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Why Online Voting Isn’t the Answer to Running Elections During Covid-19

Companies touting internet voting as secure and reliable can’t back up their claims.

May 21, 2020

There has been growing buzz around the potential for internet voting as states struggle with preparing to conduct safe and fair elections during the Covid-19 pandemic. Companies selling online voting systems promise a “silver bullet” to deal with voting during the pandemic: a new technology that will allow people to vote from their homes, a safe distance from others.

Unfortunately, there is no magical solution for running elections during a pandemic. Ensuring voters and election workers can be safe will require money, work, and time. States and localities need substantial resources to ensure they can handle more mail balloting and keep polling places safe.

Indeed, given all the other changes election officials and voters are facing this year, there couldn’t be a worse time to try to add a risky, unproven technology like internet voting into our elections, particularly when we know that hostile actors have not given up on disrupting our democracy.

Not during a crisis

Leading experts in cybersecurity, computer science, and election infrastructure agree that current technology cannot guarantee secure and reliable voting online. Many states, along with the Department of Defense for service members overseas, have experimented with internet-based voting platforms only to have abandoned them due to security vulnerabilities and ballooning implementation costs.

On May 7, a group of scientists reiterated these concerns in a letter to the Department of Homeland Security. The following day, DHS, the FBI, and the Election Assistance Commission issued guidance to states warning about the “significant security risk” of internet-based voting systems.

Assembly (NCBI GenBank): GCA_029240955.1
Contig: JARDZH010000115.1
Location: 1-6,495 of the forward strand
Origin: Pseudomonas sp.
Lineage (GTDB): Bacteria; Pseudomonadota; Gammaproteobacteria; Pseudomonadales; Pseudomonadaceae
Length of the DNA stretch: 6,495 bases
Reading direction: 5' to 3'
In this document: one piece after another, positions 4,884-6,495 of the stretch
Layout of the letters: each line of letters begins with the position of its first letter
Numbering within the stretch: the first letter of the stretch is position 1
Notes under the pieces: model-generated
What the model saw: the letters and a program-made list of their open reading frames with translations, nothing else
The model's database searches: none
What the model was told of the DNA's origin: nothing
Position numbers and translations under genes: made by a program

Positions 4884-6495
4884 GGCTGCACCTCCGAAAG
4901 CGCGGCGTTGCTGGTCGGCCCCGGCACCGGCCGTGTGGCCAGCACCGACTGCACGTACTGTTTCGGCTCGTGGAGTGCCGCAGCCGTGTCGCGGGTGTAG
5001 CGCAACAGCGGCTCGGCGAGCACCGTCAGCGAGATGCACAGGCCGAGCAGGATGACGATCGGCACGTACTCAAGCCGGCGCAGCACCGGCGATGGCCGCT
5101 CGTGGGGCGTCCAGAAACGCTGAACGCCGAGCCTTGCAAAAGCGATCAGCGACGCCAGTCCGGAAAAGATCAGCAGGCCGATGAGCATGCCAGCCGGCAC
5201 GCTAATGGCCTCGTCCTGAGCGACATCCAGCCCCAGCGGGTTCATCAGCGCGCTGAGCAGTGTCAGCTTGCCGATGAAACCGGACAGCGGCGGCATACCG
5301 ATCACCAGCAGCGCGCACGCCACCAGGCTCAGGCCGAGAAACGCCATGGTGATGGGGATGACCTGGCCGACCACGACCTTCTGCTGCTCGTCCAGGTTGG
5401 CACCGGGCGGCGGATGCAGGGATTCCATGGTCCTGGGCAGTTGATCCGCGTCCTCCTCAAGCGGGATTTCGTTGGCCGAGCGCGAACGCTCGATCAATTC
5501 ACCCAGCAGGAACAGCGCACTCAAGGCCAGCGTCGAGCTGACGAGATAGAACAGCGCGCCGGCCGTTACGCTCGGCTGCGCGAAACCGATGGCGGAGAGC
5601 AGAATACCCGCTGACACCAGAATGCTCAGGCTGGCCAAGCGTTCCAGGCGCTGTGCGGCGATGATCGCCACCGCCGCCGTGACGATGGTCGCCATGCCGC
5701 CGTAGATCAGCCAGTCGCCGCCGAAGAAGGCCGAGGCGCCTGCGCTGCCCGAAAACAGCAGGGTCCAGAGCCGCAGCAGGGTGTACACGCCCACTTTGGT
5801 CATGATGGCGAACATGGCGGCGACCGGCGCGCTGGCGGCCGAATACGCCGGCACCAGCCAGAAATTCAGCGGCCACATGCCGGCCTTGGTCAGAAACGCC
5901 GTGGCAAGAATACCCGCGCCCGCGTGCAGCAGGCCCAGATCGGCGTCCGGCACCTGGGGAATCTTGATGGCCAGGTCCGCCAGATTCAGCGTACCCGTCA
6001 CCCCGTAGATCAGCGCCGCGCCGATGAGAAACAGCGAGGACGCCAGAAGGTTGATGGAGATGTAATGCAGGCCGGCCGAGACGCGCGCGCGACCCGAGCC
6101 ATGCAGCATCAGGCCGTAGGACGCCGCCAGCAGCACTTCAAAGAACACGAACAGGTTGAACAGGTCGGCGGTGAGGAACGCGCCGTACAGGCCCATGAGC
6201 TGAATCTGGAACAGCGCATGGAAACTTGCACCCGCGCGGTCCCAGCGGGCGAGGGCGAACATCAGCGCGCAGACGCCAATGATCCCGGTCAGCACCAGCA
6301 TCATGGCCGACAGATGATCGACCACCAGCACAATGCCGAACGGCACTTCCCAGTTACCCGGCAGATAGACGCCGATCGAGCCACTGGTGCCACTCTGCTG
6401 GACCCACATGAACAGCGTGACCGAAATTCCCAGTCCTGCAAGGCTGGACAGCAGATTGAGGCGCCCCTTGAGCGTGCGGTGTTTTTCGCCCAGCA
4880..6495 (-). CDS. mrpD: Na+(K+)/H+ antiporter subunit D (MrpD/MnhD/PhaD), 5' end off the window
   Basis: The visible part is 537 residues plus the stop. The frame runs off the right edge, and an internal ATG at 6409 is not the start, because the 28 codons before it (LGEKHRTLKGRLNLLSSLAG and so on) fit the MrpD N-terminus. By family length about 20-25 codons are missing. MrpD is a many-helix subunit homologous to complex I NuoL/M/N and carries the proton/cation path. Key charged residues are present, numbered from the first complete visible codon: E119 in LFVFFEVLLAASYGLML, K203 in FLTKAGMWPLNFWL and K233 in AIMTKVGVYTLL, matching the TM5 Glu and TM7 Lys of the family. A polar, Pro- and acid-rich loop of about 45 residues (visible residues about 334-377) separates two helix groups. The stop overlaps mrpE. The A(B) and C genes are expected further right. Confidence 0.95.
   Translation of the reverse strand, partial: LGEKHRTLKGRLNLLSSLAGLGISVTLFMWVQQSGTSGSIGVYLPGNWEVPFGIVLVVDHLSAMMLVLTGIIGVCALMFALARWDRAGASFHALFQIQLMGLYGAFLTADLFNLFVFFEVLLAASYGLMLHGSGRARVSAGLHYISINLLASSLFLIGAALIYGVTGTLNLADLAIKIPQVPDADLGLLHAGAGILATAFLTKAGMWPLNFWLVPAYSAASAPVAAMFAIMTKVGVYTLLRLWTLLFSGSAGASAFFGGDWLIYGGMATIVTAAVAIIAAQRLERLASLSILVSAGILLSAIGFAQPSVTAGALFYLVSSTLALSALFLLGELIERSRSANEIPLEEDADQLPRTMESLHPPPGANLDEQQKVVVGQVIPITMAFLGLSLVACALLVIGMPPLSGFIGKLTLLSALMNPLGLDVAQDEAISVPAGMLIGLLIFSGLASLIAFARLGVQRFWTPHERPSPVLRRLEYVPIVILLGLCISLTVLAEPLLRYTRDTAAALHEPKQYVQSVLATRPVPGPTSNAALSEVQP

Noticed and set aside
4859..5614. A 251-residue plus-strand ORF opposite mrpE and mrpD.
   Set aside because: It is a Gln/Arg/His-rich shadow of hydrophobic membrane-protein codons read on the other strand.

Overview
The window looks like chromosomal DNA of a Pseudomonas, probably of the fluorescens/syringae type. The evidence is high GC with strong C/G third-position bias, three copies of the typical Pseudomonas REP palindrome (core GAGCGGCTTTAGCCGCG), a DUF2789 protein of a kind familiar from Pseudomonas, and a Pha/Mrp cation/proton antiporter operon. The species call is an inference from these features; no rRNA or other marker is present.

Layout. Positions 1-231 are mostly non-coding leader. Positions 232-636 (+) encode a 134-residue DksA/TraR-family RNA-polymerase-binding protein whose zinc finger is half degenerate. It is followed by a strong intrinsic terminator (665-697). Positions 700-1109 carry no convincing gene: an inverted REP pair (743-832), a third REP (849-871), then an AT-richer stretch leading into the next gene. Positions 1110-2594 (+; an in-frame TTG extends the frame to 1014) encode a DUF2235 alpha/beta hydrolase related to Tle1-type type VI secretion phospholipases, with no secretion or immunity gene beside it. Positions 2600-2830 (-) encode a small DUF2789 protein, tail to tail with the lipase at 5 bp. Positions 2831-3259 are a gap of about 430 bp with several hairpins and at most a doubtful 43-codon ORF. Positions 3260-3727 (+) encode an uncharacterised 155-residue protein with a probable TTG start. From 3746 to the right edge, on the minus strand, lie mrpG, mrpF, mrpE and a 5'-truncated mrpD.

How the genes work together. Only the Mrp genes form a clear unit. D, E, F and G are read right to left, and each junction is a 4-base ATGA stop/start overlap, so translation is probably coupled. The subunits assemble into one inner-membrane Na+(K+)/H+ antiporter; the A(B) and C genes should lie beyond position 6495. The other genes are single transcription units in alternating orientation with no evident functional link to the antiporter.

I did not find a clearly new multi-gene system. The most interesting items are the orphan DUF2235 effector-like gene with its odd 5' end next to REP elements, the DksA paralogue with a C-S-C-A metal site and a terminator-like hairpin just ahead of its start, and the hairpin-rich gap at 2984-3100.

Many of the existing pilot programs have only involved a very small number of voters. West Virginia’s program in 2018 tallied just 144 ballots, with the secretary of state extolling its success, and leading the governor to permit election officials to create an electronic voting system for people with physical disabilities this year. Such limited results are insufficient to justify large expansions.

Yet a spokesman for the state of New Jersey said that a limited rollout of internet voting in its summer primary could be “essentially a pilot for if we need to use it more broadly in the future.” (After a lawsuit and opposition from election integrity groups, the state dropped plans for internet voting this summer, but left open the possibility of using it this November.)

During the best of times, implementing fundamental security practices for election system technologies continues to be a challenge. Amid a pandemic and presidential election is not the time to try out this unproven technology.

Limited resources

When state and local budgets are so strained, funding online voting pilot programs isn’t a good use of government funding. The Brennan Center has recommended that Congress allocate $4 billion to help state and local governments implement the necessary upgrades just to protect voters from both the coronavirus and cyberattacks this year. That’s where all available resources need to go.